Rogue Flashbenders and GF Lightsphere Review - Photo Jottings

Rogue Flashbenders and GF Lightsphere Review

Wedding and party photographers (and regular photographers too!) may want to check out the items below, both do a good job of diffusing the light from a direct flash blast, and make the subject in your pictures look a little better.  I purchased the Gary Fong lightshpere a couple of years ago, and it actually works well, although it looks funny and somewhat unprofessional.  Expect people to ask why you have a Tupperware® container on your flash!

Rogue flashbender, large reflector
Rogue flashbender, mounted.

First up is the Rogue Flashbender large reflector, its reflective white material measures about 8.50″ x 8.75″ or 216 x 222mm, but the listed official size is 10″ x 11″ or 254 x 280mm.  It has three bendable strips sewn inside, which allows it to be formed into various shapes and positions, including using it as a snoot, see image farther down the page or look at the first image, in the lower right corner.  It attaches to any size flash head with a snap and velcro band, and seems very secure even when hanging down.  A slightly smaller version is available too.

Gary Fong Lightsphere

Gary Fong lightsphere dome
I purchased this Gary Fong lightsphere a couple of years ago, although I don’t think this particular model is still available, (but this one is probably the same with a different mount).  My copy has a fixed opening for the flash head, and fits the Sony HVL-F56AM and F42AM, (and other brands that are similar in size), but the models I see for sale now have a universal opening, meaning they fit all flash heads by way of spreadable tabs and a velcro band.  The size of the Lightsphere is about 4.4″ (115mm) wide at the lid, and 3.25″ (85mm) tall, excluding the mount area.  The dome lid comes off if you want to bounce light out the top.
Results in actual use.
Direct flash
Rogue flashbender
JUNE2011/flsonly.jpg JUNE2011/rfbbounce.jpg
Gary Fong Lightsphere pointed at subject, dome lid on
Gary Fong Lightsphere pointed up, dome lid on

In this shadow comparison I used an off-camera flash in the upper right position from the camera to make the shadows stand out a little more.

The top left shot shows a bare flash only, and produces a pretty dark shadow and hard transition.

The top right shot shows the effect of the Rogue flashbender with the reflector in the curved up position, (second product shot from top), and bouncing the flash off the reflector does seem to soften the shadows quite well.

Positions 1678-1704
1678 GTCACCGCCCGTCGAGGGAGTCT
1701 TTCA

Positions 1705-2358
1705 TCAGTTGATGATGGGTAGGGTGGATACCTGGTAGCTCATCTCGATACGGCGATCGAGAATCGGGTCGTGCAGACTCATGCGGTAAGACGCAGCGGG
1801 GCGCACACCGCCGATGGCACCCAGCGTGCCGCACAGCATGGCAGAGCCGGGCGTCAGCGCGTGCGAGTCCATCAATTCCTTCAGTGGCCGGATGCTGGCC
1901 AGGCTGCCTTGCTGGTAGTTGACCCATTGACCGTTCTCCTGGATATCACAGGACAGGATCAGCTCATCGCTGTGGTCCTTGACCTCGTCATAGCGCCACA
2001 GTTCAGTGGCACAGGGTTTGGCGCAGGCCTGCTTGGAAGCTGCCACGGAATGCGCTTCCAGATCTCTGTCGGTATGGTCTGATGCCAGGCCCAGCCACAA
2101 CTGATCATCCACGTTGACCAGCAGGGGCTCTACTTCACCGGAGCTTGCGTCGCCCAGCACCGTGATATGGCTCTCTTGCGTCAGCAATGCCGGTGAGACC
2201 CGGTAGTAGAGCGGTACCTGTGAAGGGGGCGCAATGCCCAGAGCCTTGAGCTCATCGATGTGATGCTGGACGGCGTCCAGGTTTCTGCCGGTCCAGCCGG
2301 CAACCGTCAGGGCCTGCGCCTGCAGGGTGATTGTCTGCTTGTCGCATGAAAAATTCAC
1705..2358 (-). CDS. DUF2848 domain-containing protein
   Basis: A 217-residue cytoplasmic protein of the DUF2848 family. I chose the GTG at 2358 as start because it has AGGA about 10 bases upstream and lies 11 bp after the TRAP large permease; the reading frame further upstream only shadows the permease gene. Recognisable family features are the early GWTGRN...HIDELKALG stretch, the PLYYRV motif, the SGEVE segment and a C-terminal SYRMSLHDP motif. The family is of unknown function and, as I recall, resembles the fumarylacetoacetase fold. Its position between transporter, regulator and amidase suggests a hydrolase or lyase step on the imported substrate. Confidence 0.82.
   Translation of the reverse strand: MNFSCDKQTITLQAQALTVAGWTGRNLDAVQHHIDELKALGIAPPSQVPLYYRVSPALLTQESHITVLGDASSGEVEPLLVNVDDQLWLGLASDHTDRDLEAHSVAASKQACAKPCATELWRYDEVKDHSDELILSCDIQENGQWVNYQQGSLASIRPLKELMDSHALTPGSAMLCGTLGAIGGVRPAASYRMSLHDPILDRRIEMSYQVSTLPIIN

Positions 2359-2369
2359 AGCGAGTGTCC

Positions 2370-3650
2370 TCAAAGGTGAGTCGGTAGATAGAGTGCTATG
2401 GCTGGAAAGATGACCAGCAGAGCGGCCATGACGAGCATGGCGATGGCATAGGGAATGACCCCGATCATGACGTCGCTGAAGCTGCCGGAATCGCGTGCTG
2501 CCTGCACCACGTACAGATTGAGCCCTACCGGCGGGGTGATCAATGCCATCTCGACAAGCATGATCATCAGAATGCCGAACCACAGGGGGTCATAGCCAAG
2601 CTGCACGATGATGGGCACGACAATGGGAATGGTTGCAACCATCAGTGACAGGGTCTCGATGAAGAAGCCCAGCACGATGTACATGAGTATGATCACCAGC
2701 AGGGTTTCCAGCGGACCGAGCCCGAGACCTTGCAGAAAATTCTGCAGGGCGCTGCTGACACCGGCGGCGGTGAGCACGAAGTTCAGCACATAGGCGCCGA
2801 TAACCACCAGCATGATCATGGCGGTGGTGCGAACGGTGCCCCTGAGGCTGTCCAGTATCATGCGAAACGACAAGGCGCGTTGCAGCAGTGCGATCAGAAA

The bottom left shot is from the Gary Fong Lightshpere, in the position seen in the product shot, which is the dome is pointed straight at the subject.  In this position there isn’t too much light diffusion for some reason, even though the dome is frosted.

The lower right shots shows what happens when the Lightsphere is used in the up position, or dome pointed at the ceiling.  The diffusion is very smooth because the light is bouncing off the walls and ceiling, as well as directly though the frosted and textured side of the sphere.  The walls are white in this room, which makes better use of the flash power, and keeps the color of the subjects correct.  If the walls were painted a darker color, the Lightshpere may cause an undesirable color cast on the subjects because it’s bouncing light in all directions, so the flashbender reflector may be a better choice in that scenario because it’s bouncing flash off the white reflector.  If you’re in the middle of a large room with high ceilings, you won’t have to worry much about color cast issues because at long distances flash intensity is greatly diminished.

The Lightsphere can be used with the dome taken off, which causes more light to be directed through the top to reflect off a ceiling or wall, then back to the subject creating even more light diffusion, but at the expense of flash power.

The camera settings are identical for each shot, however, the flash power was adjusted to match the exposures for each test, with the Gary Fong Lightshpere dome up position using the most power.

rogue flashbender used as a snoot

Here we have the Rogue Flashbender rolled up to form a snoot.  The flashbender has velcro to secure the ends together.  The exit hole is not usually symmetrical  as you’ll see below.  A snoot keeps light from spreading out and spoiling parts of the image that don’t require extra light, and will reduce shadows in certain situations.

Flash only set at 85mm

This boring shot shows a flash spread using the internal zoom of 85mm at a distance of 3′ or about 1 meter from the wall.  The green tape line on the wall is also about 1 meter in length.

snoot with flash at 85mm

This is the area covered when using the flash and snoot, with the flash zoom still at 85mm, and using the same power.  You always use the longest zoom possible for your flash unit, because wider zoom positions reduce the light output.  The tight coverage is very useful for lighting areas such as chairs, cabinets or single items that you want to highlight, but do not want light-spill wrecking other areas in the picture.

As a final note: I find the Lightsphere about the only thing Gary Fong puts out that’s any good.  I bought his power snoot, and although it works, it showed the grid lines on even toned surfaces, so I sent it back.  Most Gary Fong stuff is usually overpriced and not worth using in my opinion, the dome Lightshpere is the exception.

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